Technical Report

TR 080 – Aquatic Toxicity of Mixtures

TR 080 : Aquatic Toxicity of Mixtures | July 2001

The inherent toxicity of a substance to aquatic organisms is typically determined via single species laboratory tests. Results from these tests are used to determine a Predicted No Effect Concentration (PNEC) for ecosystems per substance. Since organisms in the environment are exposed simultaneously to a wide array of substances, it is important to understand the potential effects of mixtures to aquatic organisms. The effects of mixtures can be generally categorised as additive, greater than additive (synergism) and less than additive (antagonism). Effects that correspond to the addition of toxicities for each mixture component are considered additive.

Via acute toxicity tests, mixtures of substances that are chemically related or have the same mode of action are generally found to be additive. However, some "groups" of substances when tested in relatively simple mixtures do not behave in a readily predictable manner (e.g. metals and some pesticides). Even so there are only a few examples in the literature of synergism where the effects are more than 3 times greater than those predicted from additivity of acute toxic effects. When large numbers of substances are present in mixtures at low concentrations relative to their individual acute toxicities, additivity of acute toxic effects is closely followed. This holds true even when the substances are not related chemically, or exhibit different modes of action when acting as acute toxicants alone. This phenomenon for organic substances has been called "baseline toxicity", or narcosis.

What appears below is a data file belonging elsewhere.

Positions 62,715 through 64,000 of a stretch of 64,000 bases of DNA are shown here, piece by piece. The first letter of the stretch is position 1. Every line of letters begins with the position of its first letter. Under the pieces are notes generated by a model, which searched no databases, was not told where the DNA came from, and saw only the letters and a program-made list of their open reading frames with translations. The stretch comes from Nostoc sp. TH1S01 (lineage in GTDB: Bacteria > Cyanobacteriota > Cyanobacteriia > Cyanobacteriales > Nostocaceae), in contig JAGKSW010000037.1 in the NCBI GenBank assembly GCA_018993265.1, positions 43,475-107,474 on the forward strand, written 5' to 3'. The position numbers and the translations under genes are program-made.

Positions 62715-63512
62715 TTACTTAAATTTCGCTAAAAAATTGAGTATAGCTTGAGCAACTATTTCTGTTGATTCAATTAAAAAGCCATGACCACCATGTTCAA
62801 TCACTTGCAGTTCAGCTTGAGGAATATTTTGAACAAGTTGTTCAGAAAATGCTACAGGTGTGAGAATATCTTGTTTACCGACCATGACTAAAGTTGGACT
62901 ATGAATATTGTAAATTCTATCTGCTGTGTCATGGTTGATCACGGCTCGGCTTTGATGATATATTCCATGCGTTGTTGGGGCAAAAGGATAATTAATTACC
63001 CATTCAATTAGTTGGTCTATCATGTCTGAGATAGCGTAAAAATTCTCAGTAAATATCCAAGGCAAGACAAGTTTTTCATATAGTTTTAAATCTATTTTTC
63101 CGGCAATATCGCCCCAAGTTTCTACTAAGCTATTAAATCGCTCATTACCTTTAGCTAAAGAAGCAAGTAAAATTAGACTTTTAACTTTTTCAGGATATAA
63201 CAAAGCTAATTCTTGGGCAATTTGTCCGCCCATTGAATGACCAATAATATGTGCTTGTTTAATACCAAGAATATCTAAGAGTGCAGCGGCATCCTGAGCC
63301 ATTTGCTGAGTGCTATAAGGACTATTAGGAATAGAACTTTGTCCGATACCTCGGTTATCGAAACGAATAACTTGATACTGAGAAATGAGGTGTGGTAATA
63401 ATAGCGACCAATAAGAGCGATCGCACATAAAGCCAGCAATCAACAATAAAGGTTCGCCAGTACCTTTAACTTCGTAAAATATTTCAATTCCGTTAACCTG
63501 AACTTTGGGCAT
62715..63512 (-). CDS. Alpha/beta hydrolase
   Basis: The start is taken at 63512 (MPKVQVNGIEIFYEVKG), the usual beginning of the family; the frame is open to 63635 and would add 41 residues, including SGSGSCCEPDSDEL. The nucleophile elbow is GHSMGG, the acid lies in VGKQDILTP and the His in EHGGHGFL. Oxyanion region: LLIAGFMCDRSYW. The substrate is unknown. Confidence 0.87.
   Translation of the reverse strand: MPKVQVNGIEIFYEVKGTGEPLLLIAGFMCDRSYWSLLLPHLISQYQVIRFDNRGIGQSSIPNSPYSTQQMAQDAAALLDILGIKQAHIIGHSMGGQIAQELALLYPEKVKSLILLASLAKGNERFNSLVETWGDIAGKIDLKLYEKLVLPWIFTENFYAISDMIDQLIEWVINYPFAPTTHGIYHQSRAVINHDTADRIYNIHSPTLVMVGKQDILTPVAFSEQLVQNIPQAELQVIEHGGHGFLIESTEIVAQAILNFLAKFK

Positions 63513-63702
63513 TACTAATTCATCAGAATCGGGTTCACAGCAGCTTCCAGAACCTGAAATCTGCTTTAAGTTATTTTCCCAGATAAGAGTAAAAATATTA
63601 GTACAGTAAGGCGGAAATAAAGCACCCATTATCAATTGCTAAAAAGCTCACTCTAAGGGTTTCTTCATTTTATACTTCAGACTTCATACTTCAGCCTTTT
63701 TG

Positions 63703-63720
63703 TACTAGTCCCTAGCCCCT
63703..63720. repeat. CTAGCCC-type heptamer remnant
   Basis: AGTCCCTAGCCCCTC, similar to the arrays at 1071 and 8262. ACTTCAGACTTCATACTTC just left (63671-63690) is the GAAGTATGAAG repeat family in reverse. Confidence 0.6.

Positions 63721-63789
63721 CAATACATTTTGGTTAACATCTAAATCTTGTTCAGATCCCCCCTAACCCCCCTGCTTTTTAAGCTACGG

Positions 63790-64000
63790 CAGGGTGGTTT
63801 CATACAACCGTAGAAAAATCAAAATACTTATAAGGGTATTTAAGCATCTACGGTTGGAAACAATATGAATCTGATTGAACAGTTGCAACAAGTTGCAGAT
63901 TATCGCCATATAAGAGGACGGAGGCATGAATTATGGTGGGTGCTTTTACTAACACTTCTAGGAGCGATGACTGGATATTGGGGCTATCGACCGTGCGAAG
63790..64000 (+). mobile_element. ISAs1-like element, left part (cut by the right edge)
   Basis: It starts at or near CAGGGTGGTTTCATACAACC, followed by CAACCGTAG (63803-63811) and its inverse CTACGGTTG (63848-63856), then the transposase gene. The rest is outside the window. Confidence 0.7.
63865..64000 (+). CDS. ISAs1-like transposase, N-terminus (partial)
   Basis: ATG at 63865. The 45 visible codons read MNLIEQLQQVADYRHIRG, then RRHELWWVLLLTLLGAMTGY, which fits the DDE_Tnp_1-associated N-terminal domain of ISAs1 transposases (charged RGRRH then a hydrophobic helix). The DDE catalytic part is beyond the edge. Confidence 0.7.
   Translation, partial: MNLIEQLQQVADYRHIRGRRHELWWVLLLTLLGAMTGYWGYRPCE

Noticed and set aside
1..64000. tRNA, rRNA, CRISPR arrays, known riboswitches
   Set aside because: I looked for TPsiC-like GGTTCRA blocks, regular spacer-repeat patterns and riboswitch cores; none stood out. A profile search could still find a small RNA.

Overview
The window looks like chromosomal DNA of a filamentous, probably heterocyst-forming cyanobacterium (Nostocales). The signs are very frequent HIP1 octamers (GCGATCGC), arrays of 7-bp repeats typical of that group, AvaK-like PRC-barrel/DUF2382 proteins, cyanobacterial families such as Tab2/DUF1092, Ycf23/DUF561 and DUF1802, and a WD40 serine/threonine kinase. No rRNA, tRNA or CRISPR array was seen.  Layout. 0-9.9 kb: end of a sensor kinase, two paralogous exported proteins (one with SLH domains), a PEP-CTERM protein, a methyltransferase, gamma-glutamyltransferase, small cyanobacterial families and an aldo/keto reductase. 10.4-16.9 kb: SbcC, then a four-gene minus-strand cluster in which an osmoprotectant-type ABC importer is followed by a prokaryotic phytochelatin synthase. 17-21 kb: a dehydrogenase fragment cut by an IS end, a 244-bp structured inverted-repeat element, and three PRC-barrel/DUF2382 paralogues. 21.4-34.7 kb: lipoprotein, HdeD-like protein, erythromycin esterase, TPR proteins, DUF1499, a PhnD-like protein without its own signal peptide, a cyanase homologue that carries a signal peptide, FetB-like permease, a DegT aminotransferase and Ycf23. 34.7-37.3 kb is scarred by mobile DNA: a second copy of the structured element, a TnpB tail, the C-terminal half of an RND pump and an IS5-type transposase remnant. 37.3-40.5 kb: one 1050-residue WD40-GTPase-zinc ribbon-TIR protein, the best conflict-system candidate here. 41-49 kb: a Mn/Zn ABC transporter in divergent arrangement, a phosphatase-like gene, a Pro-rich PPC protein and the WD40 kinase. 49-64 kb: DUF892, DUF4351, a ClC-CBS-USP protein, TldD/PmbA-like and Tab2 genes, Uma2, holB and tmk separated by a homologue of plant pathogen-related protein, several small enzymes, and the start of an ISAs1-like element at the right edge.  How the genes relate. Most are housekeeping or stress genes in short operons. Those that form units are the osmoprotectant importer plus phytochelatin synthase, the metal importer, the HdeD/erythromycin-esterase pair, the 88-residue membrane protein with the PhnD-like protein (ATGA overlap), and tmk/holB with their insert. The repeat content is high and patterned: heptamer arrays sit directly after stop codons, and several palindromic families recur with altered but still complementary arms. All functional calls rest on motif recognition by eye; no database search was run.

The same theory applies to chronic toxicity tests. That is, if organic mixture components are at concentrations below the level exerting chronic toxicity, then additivity can be expected ? thereby supporting the concept of baseline toxicity. Mixture components with the same mode of action can be expected also to act additively. However, It is not possible to make generalisations about the chronic toxicity of mixtures containing metals. Such mixtures can give responses across the entire range of interactions from antagonism to synergism. This may be due largely to different modes of action and differences in metal speciation in mixtures compared to single toxicant tests.

While data from model ecosystems, field studies and effluent studies are generally limited and difficult to interpret from the standpoint of the toxic effects of mixtures of substances, the evidence tends to support the basic concept of additivity, particularly when the role bioavailability can play in reducing toxic effects under environmental conditions is taken into account. Predicted mixture effects based on body residues from organisms exposed in the field indicate that additivity of substances below their PNECs (baseline toxicity approach) is sufficiently conservative for protection of aquatic resources.